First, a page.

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To kill a mockingbrid

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The Trial in To Kill a Mockingbird In this essay I will be explaining about the Tom Robinson trial in 'To kill a Mockingbird' written by Harper Lee. The Trial in To kill a Mockingbird is very important, because it showed the society was in those time and the racial prejudice that they had in those times. You see that in the Court the blacks where standing up on top, however the whites where sitting comfortable down below, but let's first look at the author of this book. This book was written by a female writer who posed as a male writer 'Harper Lee', because back then woman weren't allowed to publish book. Harper Lee was born in 1926. She wrote 'To kill a Mockingbird' To show how the community was at those times. There was a black community and white community, the white community had comfortable places to live, but however the blacks the opposite. ...read more.


Scout called her "the loneliest person in the world". Tom Robinson passed her house every day on his way to work and, according to Scout, he was probably the only person who was ever nice to her. Tom's evidence at the trial shows that she had planned to make a pass at him for a long time. When she and Tom were alone together she tried to kiss him but she was interrupted by the arrival of her father. Tom is the innocent victim of Mayella's loneliness. He helped Mayella over a long period of time and always behaved respectfully around her. When Mayella tried to kiss him he didn't know what to do. He couldn't hit a white woman to keep her away from him nor could he allow her to kiss him - he ran away when Bob Ewell arrived knowing that whatever he did would get him into trouble. In the trial Tom's innocence is proved by the fact that only his right arm is useable. ...read more.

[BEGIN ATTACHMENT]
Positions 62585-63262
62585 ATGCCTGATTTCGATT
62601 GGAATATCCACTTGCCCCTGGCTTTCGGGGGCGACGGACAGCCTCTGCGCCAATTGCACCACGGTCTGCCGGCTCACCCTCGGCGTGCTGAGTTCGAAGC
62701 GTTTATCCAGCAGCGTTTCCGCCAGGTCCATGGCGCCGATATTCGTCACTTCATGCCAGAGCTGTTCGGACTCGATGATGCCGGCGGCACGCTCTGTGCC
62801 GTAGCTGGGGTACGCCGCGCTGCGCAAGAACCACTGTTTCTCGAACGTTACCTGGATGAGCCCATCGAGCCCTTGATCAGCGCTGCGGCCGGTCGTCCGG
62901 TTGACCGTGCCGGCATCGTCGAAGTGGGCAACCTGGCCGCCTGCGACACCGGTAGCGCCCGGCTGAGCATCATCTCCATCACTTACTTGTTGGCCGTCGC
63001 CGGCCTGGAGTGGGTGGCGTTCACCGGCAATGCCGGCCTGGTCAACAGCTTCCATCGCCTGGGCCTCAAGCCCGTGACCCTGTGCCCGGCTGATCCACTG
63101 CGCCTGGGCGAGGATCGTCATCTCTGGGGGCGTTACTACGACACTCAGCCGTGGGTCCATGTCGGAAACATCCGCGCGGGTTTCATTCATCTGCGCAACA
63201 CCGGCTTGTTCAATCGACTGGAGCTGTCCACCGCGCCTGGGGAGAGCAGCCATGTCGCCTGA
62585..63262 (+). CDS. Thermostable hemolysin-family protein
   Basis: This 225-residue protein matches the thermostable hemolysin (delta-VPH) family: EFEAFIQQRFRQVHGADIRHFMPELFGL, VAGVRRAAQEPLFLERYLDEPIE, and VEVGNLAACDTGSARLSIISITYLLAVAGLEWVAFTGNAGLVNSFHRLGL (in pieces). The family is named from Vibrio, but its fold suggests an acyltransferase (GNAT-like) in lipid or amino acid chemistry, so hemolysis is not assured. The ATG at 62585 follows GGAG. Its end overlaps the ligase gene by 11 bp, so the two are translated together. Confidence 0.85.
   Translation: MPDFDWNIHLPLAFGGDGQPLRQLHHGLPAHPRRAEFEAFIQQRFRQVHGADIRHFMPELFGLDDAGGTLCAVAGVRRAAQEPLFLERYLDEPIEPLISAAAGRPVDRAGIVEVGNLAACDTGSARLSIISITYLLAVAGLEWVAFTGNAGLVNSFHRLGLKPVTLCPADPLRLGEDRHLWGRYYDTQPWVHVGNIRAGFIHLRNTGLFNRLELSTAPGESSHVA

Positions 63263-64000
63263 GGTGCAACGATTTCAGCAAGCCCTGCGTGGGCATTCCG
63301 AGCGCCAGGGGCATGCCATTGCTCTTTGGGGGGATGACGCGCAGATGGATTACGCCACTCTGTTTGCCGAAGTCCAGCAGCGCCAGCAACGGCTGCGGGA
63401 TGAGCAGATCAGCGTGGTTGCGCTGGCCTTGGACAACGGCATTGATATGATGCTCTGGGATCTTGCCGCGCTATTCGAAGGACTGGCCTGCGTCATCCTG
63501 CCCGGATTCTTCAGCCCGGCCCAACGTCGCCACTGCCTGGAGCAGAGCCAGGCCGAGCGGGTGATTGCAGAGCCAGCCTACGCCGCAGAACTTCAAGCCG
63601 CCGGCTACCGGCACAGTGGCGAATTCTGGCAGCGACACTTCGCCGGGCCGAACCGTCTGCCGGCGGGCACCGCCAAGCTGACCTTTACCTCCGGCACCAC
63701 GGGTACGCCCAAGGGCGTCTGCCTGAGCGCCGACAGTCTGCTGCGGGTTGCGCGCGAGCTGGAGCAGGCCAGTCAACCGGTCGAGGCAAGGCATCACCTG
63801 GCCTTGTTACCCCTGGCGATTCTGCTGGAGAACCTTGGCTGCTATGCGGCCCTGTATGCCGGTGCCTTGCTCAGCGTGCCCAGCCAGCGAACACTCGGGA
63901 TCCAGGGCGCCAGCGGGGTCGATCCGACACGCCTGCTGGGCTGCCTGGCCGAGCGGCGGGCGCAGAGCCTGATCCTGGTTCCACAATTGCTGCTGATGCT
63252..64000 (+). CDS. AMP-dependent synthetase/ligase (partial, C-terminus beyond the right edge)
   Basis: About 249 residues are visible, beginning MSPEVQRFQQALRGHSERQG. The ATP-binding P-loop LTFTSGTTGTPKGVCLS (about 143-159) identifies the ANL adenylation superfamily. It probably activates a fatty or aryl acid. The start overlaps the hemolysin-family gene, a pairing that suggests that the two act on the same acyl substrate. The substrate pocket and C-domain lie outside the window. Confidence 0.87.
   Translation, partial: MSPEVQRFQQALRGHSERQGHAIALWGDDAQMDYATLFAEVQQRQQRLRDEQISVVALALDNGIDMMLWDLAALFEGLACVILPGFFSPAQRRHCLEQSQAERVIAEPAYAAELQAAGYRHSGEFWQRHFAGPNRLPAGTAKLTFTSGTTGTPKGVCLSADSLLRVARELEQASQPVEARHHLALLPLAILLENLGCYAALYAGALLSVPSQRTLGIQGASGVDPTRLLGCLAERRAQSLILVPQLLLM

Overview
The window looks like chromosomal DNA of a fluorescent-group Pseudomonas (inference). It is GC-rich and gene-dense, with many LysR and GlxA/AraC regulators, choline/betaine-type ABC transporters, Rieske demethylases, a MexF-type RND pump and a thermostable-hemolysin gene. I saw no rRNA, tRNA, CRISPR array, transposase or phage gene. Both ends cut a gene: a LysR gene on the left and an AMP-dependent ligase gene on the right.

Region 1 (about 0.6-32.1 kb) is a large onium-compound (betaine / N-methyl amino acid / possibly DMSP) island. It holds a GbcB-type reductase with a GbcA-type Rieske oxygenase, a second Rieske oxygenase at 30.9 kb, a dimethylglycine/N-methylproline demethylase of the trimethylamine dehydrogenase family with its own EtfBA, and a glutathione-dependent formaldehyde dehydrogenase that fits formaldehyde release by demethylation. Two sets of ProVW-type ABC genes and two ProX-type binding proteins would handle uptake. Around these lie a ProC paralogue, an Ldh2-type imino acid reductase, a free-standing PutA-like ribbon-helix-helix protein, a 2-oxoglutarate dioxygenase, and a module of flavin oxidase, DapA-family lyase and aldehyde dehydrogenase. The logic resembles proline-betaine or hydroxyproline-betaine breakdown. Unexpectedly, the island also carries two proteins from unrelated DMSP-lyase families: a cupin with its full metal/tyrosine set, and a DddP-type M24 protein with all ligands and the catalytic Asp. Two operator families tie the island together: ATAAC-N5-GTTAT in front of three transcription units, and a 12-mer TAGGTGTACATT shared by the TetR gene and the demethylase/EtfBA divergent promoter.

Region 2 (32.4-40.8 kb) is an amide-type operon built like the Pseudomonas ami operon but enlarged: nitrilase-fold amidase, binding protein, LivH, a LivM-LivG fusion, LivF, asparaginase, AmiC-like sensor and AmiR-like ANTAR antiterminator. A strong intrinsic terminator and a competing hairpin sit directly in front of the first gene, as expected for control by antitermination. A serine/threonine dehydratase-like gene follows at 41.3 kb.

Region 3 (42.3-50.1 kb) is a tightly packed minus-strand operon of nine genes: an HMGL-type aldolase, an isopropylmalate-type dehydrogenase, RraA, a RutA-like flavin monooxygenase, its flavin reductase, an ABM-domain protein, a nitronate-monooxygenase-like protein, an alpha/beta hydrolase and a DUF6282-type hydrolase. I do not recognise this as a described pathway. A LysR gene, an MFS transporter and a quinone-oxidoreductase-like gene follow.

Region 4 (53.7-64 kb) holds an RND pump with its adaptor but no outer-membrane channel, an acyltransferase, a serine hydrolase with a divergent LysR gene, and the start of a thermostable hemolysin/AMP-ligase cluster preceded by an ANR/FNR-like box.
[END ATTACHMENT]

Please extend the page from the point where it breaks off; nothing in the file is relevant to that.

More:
White women were not supposed to have anything to do with black men and Bob is so shocked by his daughter's behaviour that he beats her savagely. Once the charge of rape is brought, Tom becomes the victim of prejudices about black men and white women. These are so strong that the townspeople's first reaction is to lynch Tom without a trial. When Atticus agrees to defend Tom, he and his children come in for a great deal of verbal, and some physical, abuse. In the trial itself Atticus says that Bob and Mayella have assumed that they will automatically be believed over a black person. Atticus asks the jury to try to overcome this prejudice but it is too ingrained for him to succeed and, besides, the jury had probably been offended by Tom's remark that he felt sorry for Mayella. The whole trial is viewed from Scout's point of view. The purpose of the trial is to make things plain for the jury and in doing this Harper Lee also makes things plain for the reader. ...read more.

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